St. Vital Ward
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About the Candidate
Incumbent since 2011.
WINDOG awards 'super dog-friendly' status to Brian Mayes, even though he does not support dedicated tax-based funding for dog parks.
Mayes has demonstrated his support for dog parks by awarding Maple Grove Park Dog Owners Association over $50,000 in grants for park improvements including fencing, parking lot improvements and in-ground waste bins over the past few years. He does support 'single-use' dog parks.
What Mayes says about off-leash dog parks. (Reprinted from The Lance.)
“I had never been a dog owner until December, 2016 when my family acquired the remarkable Snowdon (not named for the spy), a Portuguese water dog. Much to my surprise, I have become a dog person.
My wife had been taking our dog for his daily trip to the dog park throughout all of last year. At the start of July however, I had to take over “for a few days”. Instead, the daily, early morning trip to the dog park became one of the highlights of my summer (and hopefully a highlight for Snowdown as well). I had certainly been to the dog park before we got our dog, usually for the Dog Owners Association barbeques. I had also used some ward funding to help with the purchase and installation of the four “in ground” garbage containers.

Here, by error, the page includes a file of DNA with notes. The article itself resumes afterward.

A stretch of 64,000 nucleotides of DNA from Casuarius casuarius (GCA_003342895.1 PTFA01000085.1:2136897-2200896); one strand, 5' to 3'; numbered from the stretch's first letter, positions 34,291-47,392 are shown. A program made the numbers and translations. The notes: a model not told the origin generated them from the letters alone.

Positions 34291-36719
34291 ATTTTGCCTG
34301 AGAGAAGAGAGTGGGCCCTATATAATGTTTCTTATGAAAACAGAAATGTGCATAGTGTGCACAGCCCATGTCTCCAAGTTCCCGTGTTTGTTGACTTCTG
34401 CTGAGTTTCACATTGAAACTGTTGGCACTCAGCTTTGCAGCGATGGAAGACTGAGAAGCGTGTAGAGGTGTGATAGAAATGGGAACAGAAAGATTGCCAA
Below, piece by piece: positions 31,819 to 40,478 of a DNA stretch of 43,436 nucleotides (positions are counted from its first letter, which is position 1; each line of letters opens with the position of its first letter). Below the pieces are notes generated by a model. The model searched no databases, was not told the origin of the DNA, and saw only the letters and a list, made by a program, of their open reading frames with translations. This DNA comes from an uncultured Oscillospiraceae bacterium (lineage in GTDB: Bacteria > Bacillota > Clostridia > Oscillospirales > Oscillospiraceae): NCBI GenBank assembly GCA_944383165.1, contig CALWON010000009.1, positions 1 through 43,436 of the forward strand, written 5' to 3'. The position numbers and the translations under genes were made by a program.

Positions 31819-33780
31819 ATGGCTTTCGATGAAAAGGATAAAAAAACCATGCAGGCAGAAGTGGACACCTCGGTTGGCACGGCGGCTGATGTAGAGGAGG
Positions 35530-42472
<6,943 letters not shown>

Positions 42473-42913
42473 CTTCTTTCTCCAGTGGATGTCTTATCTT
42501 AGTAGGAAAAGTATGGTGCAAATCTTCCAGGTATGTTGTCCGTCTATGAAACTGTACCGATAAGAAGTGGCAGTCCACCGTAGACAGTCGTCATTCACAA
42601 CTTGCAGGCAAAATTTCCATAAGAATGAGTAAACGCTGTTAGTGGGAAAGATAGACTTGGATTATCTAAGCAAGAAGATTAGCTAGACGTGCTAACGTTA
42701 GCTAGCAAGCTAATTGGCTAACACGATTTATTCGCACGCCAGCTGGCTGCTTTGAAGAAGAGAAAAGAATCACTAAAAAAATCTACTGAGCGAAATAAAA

However, going every day gave me a new perspective on the value of the dog park to the community. The dog park turns out to be a busy place – but I have never felt crowded given the sheer size of the facility (second biggest in Winnipeg) and the large forest with its trails. I got to know many people and got to know many dogs. I used to question why the city would fund parks like this, but I now see that this is a recreational amenity both for the owners, and for their dogs. It’s a valuable part of living in St. Vital.